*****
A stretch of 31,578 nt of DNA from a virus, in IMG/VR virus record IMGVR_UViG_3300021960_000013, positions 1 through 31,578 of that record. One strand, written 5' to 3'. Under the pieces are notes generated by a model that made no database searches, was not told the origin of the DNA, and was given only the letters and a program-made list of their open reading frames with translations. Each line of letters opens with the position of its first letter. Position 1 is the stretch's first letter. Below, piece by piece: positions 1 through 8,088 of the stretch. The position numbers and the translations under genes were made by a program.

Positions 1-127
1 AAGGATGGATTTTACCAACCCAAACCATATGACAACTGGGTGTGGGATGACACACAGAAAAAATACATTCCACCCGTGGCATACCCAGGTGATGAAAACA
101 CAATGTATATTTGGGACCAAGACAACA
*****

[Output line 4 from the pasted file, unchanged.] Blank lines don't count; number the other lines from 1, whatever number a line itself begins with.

101 CAATGTATATTTGGGACCAAGACAACA